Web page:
Martin SFP BryantFounder
Martin Bryant is founder of Big Revolution, where he helps tech companies refine their proposition and positioning, and develops high-qualit Martin Bryant is founder of Big Revolution, where he helps tech companies refine their proposition and positioning, and develops high-quality, compelling content for them. He previously served in several roles at TNW, including Editor-in-Chief. He left the company in April 2016 for pastures new.
Please note, this post is being updated with extra information as we get it, so do check back for extra information.
So, you’ve seen our guide to Google’s Nexus One and its spec and you want a piece of the action. If you’re in the UK and fancy getting your hands on a Nexus One, you’re in luck.
The UK is one of only three places outside the USA that Google will ship a handset to (the others being Singapore and Hong Kong).
Ready to take the plunge at importing a phone from the US? Here’s our guide to what to expect…
SIM-free only… for now
At present you can only buy the Nexus One SIM-free in the UK. A subsidised version with a Vodafone contract will be available “soon”. Precisely how soon we don’t know but Vodafone is saying early Spring. So, for know you’re going to have to get your head around the idea of paying 529 USD for the phone. It’s actually a bit more than that all-in, but we’ll get to that shortly.
Is it worth the hassle and up-front expense?
Whether you think a smartphone is worth a total cost of £450 (see below) is up to you. Buying a phone up front and then using a SIM-only deal can actually work out cheaper than buying a subsidised handset and signing up for an 18-month or two year contract.
T-Mobile, for example, offers a ‘Solo 20‘ plan with 600 minutes, unlimited texts and unlimited data for £20 per month. There’s only a 30 day commitment too; you’re not signed up to a length contract so you can change at any time if you wish. If you’re out of contract with your current network you’ll be able to port you number over to one of these plans by asking them for your PAC code.
Even when you compare the Nexus One to other unlocked phones, it’s no more expensive. It’s £50 cheaper than the highly regarded Nokia N900, while a pay-as-you-go iPhone costs nearly £100 more.
So, if you want to take the plunge here’s how it works…
The order process
Ordering your Nexus One is simple. You simply head along to google.com/phone, click ‘Get Your Phone’ and you’re away. After selecting the ‘Nexus One Phone’ option you get the option to engrave your phone with a message if you choose.. Then you’re on to the (potentially) troublesome bit: paying for it.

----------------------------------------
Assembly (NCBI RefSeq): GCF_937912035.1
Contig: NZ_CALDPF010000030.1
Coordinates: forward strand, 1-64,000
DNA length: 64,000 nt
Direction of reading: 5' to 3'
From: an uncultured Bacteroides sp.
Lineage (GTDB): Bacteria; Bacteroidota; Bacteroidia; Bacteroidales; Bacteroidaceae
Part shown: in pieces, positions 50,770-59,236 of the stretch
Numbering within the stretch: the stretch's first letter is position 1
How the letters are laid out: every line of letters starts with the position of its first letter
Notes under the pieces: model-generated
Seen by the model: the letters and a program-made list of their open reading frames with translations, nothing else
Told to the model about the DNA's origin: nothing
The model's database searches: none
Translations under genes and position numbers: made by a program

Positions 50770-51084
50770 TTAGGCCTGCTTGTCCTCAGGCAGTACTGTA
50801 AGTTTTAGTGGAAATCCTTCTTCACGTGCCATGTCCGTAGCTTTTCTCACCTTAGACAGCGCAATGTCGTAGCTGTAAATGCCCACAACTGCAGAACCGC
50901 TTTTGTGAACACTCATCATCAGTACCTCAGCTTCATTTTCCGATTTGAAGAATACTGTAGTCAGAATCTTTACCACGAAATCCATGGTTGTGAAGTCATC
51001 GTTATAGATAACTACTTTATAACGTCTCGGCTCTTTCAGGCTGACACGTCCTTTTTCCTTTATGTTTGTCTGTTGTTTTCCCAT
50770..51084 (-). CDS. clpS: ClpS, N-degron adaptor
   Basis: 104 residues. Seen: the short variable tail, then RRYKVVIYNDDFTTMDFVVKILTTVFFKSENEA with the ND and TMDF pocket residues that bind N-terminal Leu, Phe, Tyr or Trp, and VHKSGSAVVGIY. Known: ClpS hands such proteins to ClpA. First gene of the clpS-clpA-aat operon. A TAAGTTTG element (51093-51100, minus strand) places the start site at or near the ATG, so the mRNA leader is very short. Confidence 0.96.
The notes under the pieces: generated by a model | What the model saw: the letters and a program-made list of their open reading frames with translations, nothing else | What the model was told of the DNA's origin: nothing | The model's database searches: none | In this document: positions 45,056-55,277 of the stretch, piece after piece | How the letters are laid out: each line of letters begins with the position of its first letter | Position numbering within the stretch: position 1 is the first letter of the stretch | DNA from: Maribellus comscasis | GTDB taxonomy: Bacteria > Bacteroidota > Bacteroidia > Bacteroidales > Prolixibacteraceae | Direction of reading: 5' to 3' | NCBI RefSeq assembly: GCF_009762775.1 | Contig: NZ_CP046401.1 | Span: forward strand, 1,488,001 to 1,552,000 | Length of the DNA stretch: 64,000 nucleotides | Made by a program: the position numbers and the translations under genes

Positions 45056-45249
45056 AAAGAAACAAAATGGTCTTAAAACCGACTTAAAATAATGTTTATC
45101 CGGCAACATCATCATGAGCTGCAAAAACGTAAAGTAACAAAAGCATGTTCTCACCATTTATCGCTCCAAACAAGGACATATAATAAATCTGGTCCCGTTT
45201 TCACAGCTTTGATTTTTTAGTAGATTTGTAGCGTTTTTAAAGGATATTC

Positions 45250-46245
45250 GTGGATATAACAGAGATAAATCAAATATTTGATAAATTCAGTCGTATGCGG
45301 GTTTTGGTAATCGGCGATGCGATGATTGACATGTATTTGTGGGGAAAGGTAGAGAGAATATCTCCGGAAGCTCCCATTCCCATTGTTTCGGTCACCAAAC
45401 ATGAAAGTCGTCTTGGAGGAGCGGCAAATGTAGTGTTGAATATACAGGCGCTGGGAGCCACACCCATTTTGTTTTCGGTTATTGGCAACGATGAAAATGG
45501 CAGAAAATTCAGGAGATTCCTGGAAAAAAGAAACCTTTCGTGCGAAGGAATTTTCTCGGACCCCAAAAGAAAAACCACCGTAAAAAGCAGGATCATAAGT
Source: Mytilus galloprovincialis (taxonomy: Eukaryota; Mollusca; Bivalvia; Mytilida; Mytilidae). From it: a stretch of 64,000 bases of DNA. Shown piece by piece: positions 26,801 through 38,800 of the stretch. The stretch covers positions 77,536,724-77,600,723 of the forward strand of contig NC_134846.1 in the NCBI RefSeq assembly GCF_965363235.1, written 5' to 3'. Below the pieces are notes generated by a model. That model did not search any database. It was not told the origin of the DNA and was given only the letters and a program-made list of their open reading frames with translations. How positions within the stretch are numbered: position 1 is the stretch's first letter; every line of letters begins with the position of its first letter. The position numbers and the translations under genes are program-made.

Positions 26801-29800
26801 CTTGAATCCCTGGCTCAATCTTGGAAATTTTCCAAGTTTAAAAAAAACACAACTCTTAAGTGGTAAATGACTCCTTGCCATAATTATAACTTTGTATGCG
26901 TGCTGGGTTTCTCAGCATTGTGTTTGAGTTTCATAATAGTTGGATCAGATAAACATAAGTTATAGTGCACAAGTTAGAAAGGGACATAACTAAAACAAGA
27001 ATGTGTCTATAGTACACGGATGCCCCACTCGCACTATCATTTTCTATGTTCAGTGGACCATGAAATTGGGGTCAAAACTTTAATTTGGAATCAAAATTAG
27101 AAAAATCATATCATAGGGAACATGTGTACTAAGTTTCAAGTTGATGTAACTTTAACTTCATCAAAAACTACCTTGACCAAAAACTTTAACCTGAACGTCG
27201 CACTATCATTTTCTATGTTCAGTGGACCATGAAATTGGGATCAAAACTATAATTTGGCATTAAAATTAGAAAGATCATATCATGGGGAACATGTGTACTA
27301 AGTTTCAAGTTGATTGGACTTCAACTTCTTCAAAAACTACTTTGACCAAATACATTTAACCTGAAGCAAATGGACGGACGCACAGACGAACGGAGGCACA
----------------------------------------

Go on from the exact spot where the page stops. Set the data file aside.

Paying for the phone
The upfront cost is 529 USD plus $29.64 for international shipping and an optional $20 for a mains adapter. If you’re planning to charge your Nexus One only by connecting it up to a computer via USB you won’t need this, but it’s worth getting as you never know when or where you might need to charge your phone.
You’ll be billed in dollars and your bank/credit card provider will convert the payment into Pounds Sterling at the exchange rate they’re using (which may be a little less favourable than the rate quoted by sites like xe.com). I got charged £361 by my bank in total (including the optional mains adapter).
When I ordered my Nexus One there was a two day delay between submitting my order and getting shipping confirmation. However, once it’s ordered you’ll be able to track its journey from a depot somewhere in the USA to your door using DHL’s excellent tracking service.
Additional costs on delivery
Bear in mind that when you receive your phone you will be expected to pay 17.5% VAT and 6.5% import duty. This applies to any goods purchased from abroad. If you’re lucky your phone will slip past HM Revenue & Customs without charge but don’t count on it. The courier (DHL) will require you to pay this sum (which amounts to just under £100 in this case). This takes the overall cost to roughly £450 at current rates. From reports we’re getting, buyers are not being asked to pay these additional costs on delivery. Instead you are likely to receive an invoice through the post at a later date, so keep an eye out in the mail.
Google Checkout appears to be a bit temperamental when it comes to payment. It wouldn’t accept my credit card at all and I kept receiving an ‘Order Failed’ message. Upon switching to my debit card I had more luck. However, I don’t make a habit of spending that much money in one go so my bank suspected fraud and blocked the payment.
Google alerted me to the problem with an email. A quick call to the bank later (explaining that it was a legitimate purchase) and I was back on track. If this happens to you, make sure you follow the instructions in the email Google sends you – don’t just start a new order.
How long will the Nexus One take to arrive?
As yet, we don’t know. Google doesn’t quote international delivery times but you’ll be able to track the progress of your order through the website. We’ll update this post with more information when we get it. UPDATE: Ours took one week to arrive. It sat in the DHL depot for a whole weekend and only started moving after we sent an email to DHL asking what was happening. Hopefully you won’t need to do this!
More thoughts on using the Nexus One in the UK
We’ve written more about using the Nexus One in a follow-up post here. It’s well worth reading if you’re thinking of importing the handset.
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